I've sometimes wondered. I am so limited due to physical ailments, so I question. Am I resting in Him and believing I am fully in Him when I do nothing? I think about not participating in all the "duties" of Christian activities, and all church events. Sometimes I feel guilty about that. I sit here and I pray for others and I feel really happy about that. I write (not always about spiritual things, but about challenges we face, and about a more positive way of looking at things). I feel called to do so; it's part of using the gifts the Spirit has given me. I have a few folks in my life whom I encourage through emails, through my writing and they say they find courage to face things they might not have otherwise faced in quite the same way. It humbles me and amazes me when they tell me that. I never feel like I've done anything or said anything profound. I never quite understand what they gain. I'm simply compelled to write what I write. Sometimes when I look back, I think I could have said it better, worded it differently, communicated clearer. But ultimately, I leave my words in the hands of the Father and let Him do with them as He would.
I also undergird my daughter's ability to minister in our church and community by caring for her little ones when she needs to do something. She is a busy lady as a deacon's wife, youth teacher, Couples Sunday School director. I support her calling as a mother and wife and Christian leader. I feel so complete in somehow being a part of easing her life.
Yet, the "enemy" is always close, whispering doubts, accusing, smearing my mind with guilt. Fortunately, I am always brought back to the fact that God loves me as I am. His grace covers any and all insufficiencies I have or think I have. I can "do" nothing apart from Christ. I must rest in Him; and I find that rest when I simply stop and give Him total control. Each time I do this, I find myself living--truly living--in His peace. An unshakeable guilt-free peace.
A friend of mine puts it this way:
When we finally abandon the notion that God is only pleased with us when we work hard for Him, a stronghold is broken - and release comes. It's about time, wouldn't you say? Grace means relying on Him to enable us for our secondary callings, but our primary calling is always to Himself. In the overflow of His life in us, we're enabled for service. "Having made peace through the blood of His cross" (Col.1:20), we're given everything we need to live - no need for all the self-imposed guilt. ~~Victoria Gaines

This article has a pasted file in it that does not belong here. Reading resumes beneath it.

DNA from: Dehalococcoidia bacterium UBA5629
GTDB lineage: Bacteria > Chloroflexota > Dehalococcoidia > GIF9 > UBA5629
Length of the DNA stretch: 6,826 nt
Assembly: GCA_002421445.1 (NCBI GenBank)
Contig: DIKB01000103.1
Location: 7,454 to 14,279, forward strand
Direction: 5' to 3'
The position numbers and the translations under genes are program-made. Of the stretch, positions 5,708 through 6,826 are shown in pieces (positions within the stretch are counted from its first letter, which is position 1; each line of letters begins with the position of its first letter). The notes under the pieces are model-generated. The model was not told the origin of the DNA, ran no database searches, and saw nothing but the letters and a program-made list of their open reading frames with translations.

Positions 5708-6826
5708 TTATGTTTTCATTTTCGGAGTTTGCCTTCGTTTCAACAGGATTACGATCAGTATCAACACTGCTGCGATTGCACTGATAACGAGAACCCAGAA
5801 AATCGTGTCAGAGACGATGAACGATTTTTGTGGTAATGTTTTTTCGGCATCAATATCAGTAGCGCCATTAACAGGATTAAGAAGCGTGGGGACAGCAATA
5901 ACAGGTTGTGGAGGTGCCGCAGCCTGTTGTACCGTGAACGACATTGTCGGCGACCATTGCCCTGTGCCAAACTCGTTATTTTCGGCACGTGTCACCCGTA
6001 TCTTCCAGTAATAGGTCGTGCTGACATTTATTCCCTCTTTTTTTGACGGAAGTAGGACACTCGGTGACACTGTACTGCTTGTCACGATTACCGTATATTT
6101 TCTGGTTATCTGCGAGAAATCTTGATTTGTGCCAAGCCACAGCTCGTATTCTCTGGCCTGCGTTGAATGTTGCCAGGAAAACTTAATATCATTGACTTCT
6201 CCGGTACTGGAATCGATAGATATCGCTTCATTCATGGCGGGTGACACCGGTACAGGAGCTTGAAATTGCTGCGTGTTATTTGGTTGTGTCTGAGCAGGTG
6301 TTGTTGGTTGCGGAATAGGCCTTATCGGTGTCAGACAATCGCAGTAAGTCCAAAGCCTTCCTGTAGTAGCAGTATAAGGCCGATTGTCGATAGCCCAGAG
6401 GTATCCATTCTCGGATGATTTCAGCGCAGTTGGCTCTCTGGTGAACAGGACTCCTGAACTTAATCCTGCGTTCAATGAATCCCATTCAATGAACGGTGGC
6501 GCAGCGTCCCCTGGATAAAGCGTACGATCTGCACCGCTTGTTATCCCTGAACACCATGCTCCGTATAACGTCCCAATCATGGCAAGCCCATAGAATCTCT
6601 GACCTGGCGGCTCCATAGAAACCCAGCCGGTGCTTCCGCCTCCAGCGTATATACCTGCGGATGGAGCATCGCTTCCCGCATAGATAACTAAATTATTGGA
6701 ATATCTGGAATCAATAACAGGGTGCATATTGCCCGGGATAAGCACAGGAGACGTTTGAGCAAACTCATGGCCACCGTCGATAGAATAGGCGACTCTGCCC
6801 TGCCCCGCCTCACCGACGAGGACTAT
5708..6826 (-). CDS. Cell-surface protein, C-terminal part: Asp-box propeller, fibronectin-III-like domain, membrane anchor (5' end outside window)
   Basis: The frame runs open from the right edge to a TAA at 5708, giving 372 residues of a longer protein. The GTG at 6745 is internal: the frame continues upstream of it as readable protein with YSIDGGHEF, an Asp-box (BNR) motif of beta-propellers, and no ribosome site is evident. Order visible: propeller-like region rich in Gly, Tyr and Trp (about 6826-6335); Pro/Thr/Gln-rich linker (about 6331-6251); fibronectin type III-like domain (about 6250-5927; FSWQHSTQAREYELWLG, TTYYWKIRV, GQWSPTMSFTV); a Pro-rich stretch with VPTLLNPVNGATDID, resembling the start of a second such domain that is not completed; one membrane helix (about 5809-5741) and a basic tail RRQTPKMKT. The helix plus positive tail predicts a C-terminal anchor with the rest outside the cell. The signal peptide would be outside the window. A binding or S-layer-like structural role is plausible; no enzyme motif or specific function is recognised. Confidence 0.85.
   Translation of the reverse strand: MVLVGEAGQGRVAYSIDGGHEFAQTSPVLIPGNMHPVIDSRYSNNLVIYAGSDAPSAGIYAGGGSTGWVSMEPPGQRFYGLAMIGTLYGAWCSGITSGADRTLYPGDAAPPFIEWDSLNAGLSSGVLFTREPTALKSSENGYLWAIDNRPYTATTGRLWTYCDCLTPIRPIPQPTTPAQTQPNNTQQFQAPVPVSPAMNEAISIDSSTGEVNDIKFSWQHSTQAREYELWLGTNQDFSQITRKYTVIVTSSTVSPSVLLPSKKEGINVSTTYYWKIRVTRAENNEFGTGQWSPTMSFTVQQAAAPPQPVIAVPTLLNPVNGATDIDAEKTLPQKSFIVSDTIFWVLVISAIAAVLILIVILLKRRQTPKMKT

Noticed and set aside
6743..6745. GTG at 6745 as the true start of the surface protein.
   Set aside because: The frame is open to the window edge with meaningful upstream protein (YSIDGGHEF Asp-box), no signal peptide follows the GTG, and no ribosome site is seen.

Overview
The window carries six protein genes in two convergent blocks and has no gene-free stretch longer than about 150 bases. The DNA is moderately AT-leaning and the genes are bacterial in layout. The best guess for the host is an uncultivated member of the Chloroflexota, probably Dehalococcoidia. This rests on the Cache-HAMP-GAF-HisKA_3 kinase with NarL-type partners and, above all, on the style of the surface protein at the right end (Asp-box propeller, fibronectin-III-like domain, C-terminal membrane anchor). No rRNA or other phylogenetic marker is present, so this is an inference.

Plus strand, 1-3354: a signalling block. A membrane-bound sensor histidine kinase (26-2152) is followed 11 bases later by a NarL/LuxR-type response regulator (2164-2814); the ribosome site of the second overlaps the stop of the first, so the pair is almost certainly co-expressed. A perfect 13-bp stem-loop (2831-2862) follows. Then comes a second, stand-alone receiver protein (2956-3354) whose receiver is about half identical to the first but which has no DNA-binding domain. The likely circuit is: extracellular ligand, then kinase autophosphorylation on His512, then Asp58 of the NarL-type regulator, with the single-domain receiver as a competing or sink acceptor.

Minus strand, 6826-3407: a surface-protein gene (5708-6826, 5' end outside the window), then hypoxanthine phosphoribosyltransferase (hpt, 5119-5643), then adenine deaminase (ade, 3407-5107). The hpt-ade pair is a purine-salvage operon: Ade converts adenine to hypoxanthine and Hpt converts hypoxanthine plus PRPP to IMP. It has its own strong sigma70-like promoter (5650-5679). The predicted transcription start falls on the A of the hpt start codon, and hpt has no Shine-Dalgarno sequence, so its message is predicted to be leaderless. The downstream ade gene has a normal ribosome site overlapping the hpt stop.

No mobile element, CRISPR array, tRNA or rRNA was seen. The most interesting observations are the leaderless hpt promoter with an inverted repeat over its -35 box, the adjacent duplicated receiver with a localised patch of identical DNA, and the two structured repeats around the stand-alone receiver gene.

How about you? Do you think activity and busyness can take priority in one's life over Christ Himself? Do you feel one's performance record is what Christ is most interested in?
"But the Lord replied to her by saying, 'Martha, Martha, you are troubled about many things. There is need of (but a few things, or) only one. Mary has chosen the good portion--that which is to advantage--which shall not be taken away from her." Luke 10:41-42, Amplified.
Some Christians wonder how we reconcile that verse with James 2:20: "Are you willing to be shown [proof], you foolish, unproductive, spiritually-deficient fellow, that faith apart from [good] works is inactive and ineffective and worthless?" Some folks think if they aren't working in an active way, they are faithless. But Martha wasn't faithless. She was just choosing to busy herself at that particular moment with something less important than the most important. Time with Jesus. When we spend time with Jesus, our service to Jesus is completed through Him. And all He is floods our being. We stop fretting about our things-to-do lists. He becomes our priority and all else flows from His life in us. He cannot be taken away from us.
How many Christians do you know who struggle with works as a measuring stick for their faithfulness to Christ? How many Christians do you know who feel guilty for not living up to the faithfulness they see acted out in others? Can we offer them hope? Can we give them the encouragement they need to simply rest in their Savior's all-encompassing presence and allow Him to live in them individually?
I think we must understand that believers are IN Christ and with our position in Him, all the good works we do are a result of Him dwelling within us. Any good we do exemplifies His life being lived out in us. Our faith naturally brings forth an obedience to our Savior. His grace meets us and greets the world with His presence through us. As we fix our heart, mind, soul and strength on Him, He makes things happen through us, our obedience, our brokenness, our kindnesses, our goodness, our extensions of mercy, and our acts of forgiveness. It's a natural bearing of fruit. The gifts we've been given by the Holy Spirit are made evident. As we abandon ourselves--our right to ourselves--He receives us unto Himself and all conflict between faith and works becomes another act of grace.
When faith and works is cooperating, they celebrate a Sabbath together. selahV
[copyrighted, 2009, edited 2013, SelahVToday, hariette petersen]